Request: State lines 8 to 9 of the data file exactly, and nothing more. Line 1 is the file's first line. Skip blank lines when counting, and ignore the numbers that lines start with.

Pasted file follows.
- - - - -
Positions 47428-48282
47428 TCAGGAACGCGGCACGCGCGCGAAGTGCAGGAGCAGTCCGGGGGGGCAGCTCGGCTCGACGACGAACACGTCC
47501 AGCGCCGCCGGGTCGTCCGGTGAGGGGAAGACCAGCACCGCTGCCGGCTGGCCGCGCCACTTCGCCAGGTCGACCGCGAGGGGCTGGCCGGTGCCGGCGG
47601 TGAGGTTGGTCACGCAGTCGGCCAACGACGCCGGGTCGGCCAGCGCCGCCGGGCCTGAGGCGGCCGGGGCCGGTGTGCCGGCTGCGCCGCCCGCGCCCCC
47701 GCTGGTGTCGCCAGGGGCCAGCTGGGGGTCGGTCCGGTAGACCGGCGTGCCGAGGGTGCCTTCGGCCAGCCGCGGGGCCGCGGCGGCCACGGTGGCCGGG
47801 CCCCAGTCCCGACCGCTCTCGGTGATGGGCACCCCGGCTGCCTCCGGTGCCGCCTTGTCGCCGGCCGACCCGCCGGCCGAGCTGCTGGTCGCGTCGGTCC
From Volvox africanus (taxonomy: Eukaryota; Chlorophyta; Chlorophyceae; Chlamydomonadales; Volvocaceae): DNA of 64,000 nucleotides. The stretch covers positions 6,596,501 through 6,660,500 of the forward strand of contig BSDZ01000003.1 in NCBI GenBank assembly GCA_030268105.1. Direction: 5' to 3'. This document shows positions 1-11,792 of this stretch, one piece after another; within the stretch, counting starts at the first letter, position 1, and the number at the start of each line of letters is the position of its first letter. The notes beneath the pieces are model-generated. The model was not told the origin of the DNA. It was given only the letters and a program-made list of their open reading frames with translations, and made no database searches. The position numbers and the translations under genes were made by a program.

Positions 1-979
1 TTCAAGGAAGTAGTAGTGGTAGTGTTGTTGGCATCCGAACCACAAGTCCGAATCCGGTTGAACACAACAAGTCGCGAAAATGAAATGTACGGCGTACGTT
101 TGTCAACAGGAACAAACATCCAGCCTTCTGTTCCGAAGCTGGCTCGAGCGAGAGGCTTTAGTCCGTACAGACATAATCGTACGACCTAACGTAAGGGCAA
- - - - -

Positions 1-979
1 TTCAAGGAAGTAGTAGTGGTAGTGTTGTTGGCATCCGAACCACAAGTCCGAATCCGGTTGAACACAACAAGTCGCGAAAATGAAATGTACGGCGTACGTT